Elements of Discussion

Edited by:
David I. Backer, Cleveland State University

A volume in the series: Critical Constructions: Studies on Education and Society. Editor(s): Curry Stephenson Malott, West Chester University of Pennsylvania. Brad J. Porfilio, Seattle University. Marc Pruyn, Monash University. Derek R. Ford, DePauw University.

Published 2015

Discussion is distorting today. Within schools, social movements, and firms, there has been an increasing tendency for teachers and facilitators to announce that there will be a discussion while the interaction which follows this announcement is not a discussion, but something else‐‐likely a recitation and lecture. This distortion of discussion promises democracy, equality, and participation during a meeting or class, but delivers inequality, prohibition, and dominance.

Now is the time to begin changing these practices which ultimately create and support a neoliberal society that promises democracy but practices oligarchy. One way to change this neoliberal social world is by intervening in the distortion of discussion, by facilitating interaction so that discussion’s promise of equality and participation is fulfilled rather than negated. Elements of Discussion is a resource for this intervention. It is a political, poetic, and practical handbook for facilitating discussion. Discussions happen everywhere, and if society itself is composed of relationships between people then creating more participation and equality during discussions can help create the conditions for social change. Elements of Discussion therefore includes practical tips, techniques, and reflective questions through which it firmly and sensitively suggests to readers how to facilitate discussions across contexts. Beginning with the ways chairs and tables are set up, continuing through the kinds of questions a facilitator can ask, and including sample activities facilitators can use, the book expounds a philosophy of facilitating discussion, emphasizing the political and poetic significance of the tactics it recommends.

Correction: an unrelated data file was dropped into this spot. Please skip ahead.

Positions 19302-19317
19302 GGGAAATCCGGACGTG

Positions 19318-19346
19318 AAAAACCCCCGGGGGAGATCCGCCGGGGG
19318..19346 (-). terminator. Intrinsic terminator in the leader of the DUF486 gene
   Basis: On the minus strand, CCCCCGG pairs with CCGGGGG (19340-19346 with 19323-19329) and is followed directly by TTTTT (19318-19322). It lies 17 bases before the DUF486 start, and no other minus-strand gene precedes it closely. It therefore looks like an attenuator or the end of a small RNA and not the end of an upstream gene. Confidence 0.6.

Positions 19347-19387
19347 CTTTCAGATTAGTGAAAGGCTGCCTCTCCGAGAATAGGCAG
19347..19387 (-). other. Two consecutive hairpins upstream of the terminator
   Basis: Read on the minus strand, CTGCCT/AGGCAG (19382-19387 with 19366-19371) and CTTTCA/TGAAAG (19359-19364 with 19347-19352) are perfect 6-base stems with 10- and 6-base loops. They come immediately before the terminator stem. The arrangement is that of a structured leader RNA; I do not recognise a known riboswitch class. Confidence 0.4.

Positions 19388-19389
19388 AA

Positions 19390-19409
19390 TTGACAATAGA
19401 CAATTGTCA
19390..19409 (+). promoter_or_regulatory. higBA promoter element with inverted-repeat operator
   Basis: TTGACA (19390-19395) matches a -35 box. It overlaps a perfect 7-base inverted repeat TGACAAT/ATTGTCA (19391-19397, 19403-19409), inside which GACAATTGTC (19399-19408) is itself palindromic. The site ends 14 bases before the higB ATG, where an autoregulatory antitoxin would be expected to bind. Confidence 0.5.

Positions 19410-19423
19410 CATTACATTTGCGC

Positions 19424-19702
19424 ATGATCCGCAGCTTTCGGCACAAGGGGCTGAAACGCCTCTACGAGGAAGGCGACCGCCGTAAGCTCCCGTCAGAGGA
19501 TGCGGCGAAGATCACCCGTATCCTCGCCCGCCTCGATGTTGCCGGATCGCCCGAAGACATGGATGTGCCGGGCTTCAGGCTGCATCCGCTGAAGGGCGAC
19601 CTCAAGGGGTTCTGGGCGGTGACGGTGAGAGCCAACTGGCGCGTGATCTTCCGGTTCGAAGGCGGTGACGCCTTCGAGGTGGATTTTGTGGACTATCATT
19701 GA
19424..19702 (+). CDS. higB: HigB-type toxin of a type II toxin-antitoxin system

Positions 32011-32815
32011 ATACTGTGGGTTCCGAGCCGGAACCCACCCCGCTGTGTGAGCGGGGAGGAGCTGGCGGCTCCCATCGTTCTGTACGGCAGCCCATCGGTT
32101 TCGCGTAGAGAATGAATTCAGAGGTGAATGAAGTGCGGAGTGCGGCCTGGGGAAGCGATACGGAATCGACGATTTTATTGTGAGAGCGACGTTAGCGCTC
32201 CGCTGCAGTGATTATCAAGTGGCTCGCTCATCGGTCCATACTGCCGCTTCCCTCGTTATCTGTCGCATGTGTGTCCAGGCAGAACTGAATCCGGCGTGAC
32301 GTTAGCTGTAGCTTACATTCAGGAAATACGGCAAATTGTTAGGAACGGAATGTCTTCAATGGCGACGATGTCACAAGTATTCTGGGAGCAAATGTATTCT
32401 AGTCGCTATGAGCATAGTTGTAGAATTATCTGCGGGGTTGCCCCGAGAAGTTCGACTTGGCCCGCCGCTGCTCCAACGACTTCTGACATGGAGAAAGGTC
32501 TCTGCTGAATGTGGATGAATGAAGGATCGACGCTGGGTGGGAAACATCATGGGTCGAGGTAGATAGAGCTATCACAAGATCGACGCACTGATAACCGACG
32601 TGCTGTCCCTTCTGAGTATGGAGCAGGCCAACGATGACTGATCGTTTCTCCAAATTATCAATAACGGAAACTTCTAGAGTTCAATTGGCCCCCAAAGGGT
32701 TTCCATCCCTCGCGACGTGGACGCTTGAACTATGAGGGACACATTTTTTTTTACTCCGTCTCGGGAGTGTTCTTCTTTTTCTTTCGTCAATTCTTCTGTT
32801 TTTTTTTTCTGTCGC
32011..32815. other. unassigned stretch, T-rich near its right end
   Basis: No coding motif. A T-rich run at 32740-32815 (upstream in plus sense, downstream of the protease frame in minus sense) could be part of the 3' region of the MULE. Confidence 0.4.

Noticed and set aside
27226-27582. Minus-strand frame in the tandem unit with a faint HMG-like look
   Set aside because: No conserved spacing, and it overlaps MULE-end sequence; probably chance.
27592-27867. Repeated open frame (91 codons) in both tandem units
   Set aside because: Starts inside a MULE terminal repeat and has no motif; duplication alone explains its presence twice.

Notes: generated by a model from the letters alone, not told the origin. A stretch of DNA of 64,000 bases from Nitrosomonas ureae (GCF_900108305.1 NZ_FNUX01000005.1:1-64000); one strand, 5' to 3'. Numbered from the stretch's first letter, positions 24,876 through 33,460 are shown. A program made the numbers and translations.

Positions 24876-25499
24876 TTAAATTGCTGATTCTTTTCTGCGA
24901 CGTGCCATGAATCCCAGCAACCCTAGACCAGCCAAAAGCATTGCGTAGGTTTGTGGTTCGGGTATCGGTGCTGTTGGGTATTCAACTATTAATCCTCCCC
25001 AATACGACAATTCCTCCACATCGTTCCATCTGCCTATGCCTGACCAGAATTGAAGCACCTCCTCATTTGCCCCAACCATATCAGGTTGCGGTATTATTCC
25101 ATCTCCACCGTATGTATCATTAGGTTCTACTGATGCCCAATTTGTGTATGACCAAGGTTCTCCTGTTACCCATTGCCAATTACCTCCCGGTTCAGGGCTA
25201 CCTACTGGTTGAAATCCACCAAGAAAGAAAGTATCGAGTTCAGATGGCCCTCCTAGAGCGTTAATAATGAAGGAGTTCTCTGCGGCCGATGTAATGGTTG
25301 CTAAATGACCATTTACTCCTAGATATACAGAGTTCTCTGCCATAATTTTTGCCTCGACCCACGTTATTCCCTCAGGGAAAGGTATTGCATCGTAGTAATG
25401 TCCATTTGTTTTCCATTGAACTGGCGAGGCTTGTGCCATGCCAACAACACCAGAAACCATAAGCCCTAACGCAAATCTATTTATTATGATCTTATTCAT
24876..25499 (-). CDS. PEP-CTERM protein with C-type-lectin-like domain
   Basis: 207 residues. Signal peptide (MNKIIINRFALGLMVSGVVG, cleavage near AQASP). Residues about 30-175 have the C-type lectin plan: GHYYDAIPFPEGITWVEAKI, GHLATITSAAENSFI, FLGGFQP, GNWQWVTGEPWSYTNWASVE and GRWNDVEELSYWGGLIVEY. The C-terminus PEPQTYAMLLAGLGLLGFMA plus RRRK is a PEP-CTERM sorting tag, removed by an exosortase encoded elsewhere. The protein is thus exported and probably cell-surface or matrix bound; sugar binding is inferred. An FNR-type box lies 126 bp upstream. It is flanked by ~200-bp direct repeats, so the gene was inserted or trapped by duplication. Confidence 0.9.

Preface. Chairs. Tables. How Did You Get To This Discussion? What Discussion Is and Is Not: Recitation. Be Early. “Hi”. Here We Are. Check‐in. Bodies. Written and Oral Discussion. Online Discussion. Physical Activity. The Living Silence. Questions. Collective Questioning. The First Silence. The Second Silence. Your Eyes. The General Rule of Silences. Notes. Make Your Voice A Mixtape. Freedom. The White Man. Different Kinds of Quiet People. Discussion and Deliberation. Mmmmmm. Repair. Be Unsure. Facilitator/Participant. One Person Is A Universe. Openness. Discussion Over Time. A Good Rule. Proper Names. “I Learned A Lot From What You Said”. Food. Equality. Language. Talking Sticks and Bells. Turn vs. Comment. The Average Game. Counting. Making Decisions. Discussion as Democracy. What Discussion Is and Is Not: Dialogue. What Discussion Is and Is Not: Socratic. What Discussion Is and Is Not: Conversation. “Sharing Ideas”. Be Aware of the Time. Get Exuberant Once or Twice. Pause. Knowing the Stakes. Therapy. When Things Boil. Sexism. Facilitator Power. English. Discipline. Other Theories. Fairy Tale Tennis Ball. Remembering Game. Emotional Social Contract. Tangents. Comment Game. Debrief. Discussing Discussion. Reading List. Author Bio.